The objective of this research project will be to delineate the 3D mechanical anatomy of the Pontarlier Fault System (PFS) and to determine the strength of diverse fault components (damage zones, conjugate fault, stress anisitropy). To address this problem it is required to develop geological-tectonic models that include geo-mechanical attributes at relevant scales. This comprises the investigation of links between the diverse fault zone components and orientations and their strength or other mechanical attributes with a special emphasis on the directional and structural anisotropy of the existing fault systems. The PFS is in this respect a unique natural laboratory. However, the state of stress and its criticality are badly known in complex fault systems such as the Pontarlier strike-slip fault system, and constraining or quantifying the proximity to failure is essential for mechanistic assessments of risk, hazards, and deep heat extraction projects viability.
We integrate a suite of field work, especially since the fault is exposed in exceptionally spectacular outcrops, and numerical (mechanical) modeling to address essential and still unanswered questions:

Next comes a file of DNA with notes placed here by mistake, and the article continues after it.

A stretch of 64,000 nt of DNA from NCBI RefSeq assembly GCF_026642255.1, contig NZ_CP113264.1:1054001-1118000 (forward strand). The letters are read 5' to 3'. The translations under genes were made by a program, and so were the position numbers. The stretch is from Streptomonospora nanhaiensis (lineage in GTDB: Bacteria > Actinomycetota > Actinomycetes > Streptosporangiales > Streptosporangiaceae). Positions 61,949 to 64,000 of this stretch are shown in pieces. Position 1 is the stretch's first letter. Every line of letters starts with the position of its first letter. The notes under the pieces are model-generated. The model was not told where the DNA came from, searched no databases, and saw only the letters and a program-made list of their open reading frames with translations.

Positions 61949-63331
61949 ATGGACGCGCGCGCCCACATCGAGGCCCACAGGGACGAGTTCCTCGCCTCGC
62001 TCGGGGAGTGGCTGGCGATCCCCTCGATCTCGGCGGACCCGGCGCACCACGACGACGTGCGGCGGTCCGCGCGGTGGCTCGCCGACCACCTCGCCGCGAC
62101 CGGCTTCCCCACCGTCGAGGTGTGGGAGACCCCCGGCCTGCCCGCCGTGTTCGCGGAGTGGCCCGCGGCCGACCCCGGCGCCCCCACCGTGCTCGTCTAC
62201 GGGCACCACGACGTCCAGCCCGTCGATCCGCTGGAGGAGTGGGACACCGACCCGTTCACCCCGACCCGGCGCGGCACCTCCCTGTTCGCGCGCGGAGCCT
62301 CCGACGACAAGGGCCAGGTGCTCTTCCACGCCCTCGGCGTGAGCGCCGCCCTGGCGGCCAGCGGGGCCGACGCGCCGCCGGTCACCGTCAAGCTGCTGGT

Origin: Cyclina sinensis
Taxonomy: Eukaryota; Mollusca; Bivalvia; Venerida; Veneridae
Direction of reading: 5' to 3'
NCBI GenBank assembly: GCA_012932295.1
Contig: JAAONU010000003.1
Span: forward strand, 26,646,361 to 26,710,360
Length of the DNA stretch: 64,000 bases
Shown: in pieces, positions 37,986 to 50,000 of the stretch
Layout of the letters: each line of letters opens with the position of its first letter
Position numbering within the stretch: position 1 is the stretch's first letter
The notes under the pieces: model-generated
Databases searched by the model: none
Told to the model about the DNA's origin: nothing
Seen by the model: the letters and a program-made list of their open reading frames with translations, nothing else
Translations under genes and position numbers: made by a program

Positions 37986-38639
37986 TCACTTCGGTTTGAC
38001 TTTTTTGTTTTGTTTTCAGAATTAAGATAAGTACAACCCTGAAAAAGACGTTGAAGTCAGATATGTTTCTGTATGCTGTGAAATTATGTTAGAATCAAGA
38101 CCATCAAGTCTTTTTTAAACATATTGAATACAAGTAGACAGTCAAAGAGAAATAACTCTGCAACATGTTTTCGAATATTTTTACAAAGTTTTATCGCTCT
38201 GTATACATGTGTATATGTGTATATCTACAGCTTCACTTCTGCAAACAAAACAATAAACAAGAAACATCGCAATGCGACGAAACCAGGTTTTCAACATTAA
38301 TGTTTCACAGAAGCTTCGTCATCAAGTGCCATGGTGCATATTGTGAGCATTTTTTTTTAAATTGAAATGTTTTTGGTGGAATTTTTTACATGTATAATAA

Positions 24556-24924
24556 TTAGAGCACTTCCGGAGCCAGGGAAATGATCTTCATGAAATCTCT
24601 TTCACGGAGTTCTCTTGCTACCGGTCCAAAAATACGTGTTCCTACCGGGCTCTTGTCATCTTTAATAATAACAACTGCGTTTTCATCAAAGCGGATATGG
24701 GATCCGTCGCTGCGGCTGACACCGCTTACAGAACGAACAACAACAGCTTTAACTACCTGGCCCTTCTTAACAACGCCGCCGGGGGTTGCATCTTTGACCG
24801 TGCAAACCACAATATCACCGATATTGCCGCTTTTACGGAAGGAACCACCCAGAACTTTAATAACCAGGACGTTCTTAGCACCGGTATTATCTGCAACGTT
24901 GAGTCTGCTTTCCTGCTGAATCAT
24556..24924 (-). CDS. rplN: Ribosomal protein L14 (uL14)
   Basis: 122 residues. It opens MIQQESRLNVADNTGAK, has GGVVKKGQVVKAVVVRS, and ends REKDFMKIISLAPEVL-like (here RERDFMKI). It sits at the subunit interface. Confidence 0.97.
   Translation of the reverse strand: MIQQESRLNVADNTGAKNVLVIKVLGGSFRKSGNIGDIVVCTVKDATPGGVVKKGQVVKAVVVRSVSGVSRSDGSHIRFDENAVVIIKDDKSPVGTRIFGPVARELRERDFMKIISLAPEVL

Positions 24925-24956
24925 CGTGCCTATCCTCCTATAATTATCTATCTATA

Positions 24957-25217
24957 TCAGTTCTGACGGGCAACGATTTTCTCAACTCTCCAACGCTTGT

- How are the fault anatomy and the kinematics evolving over time and how are they influenced by stress and fluids?
- How do fault properties scale to fault anatomy?
- What is the state of stress in the investigation area and how are stress and strain partitioned along major strike-slip fault strings?
- What is the 3D paleostress field around the fault system and how is it affected by tectonic anisotropy and individual fault geometry?
For fieldwork we can rely on detailed geological maps and our investigations will focus on a classic analysis of structures and of fault-striation pairs combined with the spatial analysis of stylolithes and veins systems to determine paleostress states. This data will be used to assess the stability of faults and fault segments in the current stress field using slip tendency type analyses. The data will be analysed using cutting edge software (Tetonics FP, Faultkin, Wintensor for paleostress analysis and MOVE and 3DStress for mechanical and stress analysis). Sensitivity analyses will be performed in order to quantify the influence of faults characteristics on the model results, in turn helping to define the most influential parameters. Our analysis will include mechanical modeling to determine the reliability of the proposed solutions. In addition we will combine the field data with a remote sensing approach based on digital elevation models and satellite imagery. Finally we will be able to obtain access and rely on information from existing seismic surveys in the southern part of the PFS, that will be used to constrain the 3D geometry of the fault system at depth.